Depending on your state, if you’re a high-risk driver, you may only be able to get coverage for the state’s liability insurance minimum. You may not be able to buy optional coverages like collision and comprehensive insurance, which cover damage to your car.
How Long Is a Driver Considered High Risk?
Normally, insurers look at your driving history for the past five years, although a few carriers only go back three years, Jones said. Even if points fall off your state driving record, convictions for driving offenses can remain on your record for a longer period of time, sometimes permanently.
- There is no formal designation or definition of a high-risk driver by state or federal law, or by all insurance companies.
- High-risk drivers are those who’ve racked up numerous small violations, one major violation, several at-fault accidents, or many driver’s license points, or who are required to have an SR-22 or FR-22.
- Insurers may be hesitant to offer coverage to high-risk drivers because these drivers present a substantial financial risk for the insurer.
- Insurers generally consider someone at high risk for three to five years after the infractions, violations, or convictions.
- Defensive driving courses might mitigate your high-risk situation, but only time can reduce the insurance impact of high-risk driving.
Frequently Asked Questions (FAQs)
How do I become less of a high-risk driver?
Some states encourage or require people convicted of high-risk driving behaviors to take driving courses. For example, after being convicted of three offenses like failure to yield or passing on a shoulder, Delaware drivers must take an eight-hour behavior modification course. Some insurers may offer a discount if you take a defensive driving course to improve your driving skills.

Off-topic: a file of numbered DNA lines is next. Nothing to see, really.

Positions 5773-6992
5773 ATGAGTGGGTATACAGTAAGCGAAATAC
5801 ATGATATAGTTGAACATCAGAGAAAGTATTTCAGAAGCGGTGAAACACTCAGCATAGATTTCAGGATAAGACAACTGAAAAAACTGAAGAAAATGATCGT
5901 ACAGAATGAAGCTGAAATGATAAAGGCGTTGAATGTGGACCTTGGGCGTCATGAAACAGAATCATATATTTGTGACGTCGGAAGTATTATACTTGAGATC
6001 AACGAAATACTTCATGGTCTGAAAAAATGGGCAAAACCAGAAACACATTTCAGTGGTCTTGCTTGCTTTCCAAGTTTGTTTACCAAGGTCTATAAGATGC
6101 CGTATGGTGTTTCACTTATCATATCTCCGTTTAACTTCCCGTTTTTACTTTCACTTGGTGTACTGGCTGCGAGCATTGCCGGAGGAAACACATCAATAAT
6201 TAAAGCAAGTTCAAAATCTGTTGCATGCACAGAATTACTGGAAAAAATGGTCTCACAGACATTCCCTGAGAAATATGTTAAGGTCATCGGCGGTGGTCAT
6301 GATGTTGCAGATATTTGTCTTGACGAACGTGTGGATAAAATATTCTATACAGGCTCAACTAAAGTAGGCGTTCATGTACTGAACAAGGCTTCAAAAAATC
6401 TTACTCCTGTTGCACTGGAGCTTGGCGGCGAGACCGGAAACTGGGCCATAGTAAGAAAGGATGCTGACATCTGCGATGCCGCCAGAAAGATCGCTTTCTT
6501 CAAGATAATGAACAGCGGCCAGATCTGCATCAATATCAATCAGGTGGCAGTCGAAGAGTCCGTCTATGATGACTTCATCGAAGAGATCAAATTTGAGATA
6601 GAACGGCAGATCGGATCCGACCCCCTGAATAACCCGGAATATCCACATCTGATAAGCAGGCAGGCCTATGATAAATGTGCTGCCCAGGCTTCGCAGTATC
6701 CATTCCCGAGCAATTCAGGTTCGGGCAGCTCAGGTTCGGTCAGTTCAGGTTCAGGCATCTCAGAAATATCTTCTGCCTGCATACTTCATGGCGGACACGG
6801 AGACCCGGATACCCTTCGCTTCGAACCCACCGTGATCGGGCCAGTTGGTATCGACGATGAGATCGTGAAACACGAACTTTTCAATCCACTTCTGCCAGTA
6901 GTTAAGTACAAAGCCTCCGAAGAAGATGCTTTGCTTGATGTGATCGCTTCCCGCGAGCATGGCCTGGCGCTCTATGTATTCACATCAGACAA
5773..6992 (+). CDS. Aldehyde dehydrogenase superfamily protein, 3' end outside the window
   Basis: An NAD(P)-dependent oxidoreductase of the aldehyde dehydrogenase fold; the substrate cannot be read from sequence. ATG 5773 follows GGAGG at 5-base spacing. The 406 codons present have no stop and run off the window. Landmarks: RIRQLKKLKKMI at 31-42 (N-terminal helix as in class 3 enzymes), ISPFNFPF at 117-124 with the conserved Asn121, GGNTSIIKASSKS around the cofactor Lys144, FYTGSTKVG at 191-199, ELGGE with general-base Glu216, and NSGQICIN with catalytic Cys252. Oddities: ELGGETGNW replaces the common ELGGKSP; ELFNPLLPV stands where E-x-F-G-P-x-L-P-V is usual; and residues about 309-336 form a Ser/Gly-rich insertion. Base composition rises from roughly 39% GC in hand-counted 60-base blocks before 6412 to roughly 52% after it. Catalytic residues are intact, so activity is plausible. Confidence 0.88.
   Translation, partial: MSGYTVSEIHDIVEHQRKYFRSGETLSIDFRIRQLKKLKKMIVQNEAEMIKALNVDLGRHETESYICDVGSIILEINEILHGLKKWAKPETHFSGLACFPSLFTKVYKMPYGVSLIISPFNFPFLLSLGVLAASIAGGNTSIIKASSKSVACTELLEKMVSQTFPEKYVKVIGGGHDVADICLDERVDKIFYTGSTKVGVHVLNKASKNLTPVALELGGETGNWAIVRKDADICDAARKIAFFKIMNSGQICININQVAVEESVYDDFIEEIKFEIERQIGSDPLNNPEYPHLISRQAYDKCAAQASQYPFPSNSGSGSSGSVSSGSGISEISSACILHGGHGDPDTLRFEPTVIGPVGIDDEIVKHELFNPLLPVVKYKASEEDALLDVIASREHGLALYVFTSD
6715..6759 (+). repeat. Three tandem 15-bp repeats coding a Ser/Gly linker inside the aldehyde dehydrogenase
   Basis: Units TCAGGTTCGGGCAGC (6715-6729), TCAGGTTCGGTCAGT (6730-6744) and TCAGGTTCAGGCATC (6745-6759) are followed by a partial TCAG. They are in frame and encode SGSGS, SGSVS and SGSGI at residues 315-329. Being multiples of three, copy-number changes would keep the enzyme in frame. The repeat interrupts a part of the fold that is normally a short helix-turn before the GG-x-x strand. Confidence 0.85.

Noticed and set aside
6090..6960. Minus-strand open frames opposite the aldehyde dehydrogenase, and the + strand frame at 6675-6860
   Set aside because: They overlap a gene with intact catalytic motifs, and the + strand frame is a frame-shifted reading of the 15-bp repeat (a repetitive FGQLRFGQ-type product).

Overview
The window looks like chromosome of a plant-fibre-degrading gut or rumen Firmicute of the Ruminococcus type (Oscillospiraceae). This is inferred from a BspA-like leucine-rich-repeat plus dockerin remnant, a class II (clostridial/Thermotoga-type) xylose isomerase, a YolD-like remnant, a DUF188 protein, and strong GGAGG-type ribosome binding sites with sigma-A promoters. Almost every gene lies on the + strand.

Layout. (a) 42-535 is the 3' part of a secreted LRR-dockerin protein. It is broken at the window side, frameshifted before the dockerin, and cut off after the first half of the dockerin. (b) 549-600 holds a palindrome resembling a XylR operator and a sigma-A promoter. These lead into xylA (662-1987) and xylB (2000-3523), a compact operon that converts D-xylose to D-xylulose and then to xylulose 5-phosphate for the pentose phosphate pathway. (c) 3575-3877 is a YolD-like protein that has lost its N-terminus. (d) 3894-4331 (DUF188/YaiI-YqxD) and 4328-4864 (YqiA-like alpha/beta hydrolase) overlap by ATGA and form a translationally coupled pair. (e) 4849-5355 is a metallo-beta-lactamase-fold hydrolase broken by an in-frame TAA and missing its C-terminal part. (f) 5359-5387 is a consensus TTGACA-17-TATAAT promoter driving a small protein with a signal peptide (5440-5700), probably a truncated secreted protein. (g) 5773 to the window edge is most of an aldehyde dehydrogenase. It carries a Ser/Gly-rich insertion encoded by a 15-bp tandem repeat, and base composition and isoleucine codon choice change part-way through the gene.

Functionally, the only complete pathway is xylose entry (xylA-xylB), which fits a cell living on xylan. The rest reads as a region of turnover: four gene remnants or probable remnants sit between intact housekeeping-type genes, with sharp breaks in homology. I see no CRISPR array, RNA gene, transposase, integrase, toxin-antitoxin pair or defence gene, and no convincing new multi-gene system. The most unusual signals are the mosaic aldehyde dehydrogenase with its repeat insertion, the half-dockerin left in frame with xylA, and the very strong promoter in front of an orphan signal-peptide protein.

But to no longer be considered a high-risk driver by insurance companies, in general, you have to wait for the infractions to drop off your record. “If you get a DUI, a defensive driving course is not going to massively change your situation. What will change your situation is time,” Jones said.
Of course, you can also take steps to prevent distracted driving:
- Turn your phone to “do not disturb” mode and put it in your bag or console while you’re behind the wheel.
- Follow posted speed limits.
- Wear seat belts.
- Avoid driving while under any influence of drugs or alcohol.
How much does insurance go up after a high-risk driver designation?
There is no set amount for the increase, Jones said, although you may find it difficult to get auto insurance if you’re classified as a high-risk driver. In that case, many states offer an insurance plan developed specifically for high-risk drivers.
But that insurance often comes at a steep price. Jones is aware of one person who received two DUIs and was in four accidents in just a few years — they wound up paying $17,000 per year for insurance for three years, when the driver’s previous rate was around $1,400 per year.
Am I considered a high-risk driver after going without a car?
Not necessarily, Jones said. It all depends on whether you’ve had a high-risk profile or engaged in high-risk driving activities in the past.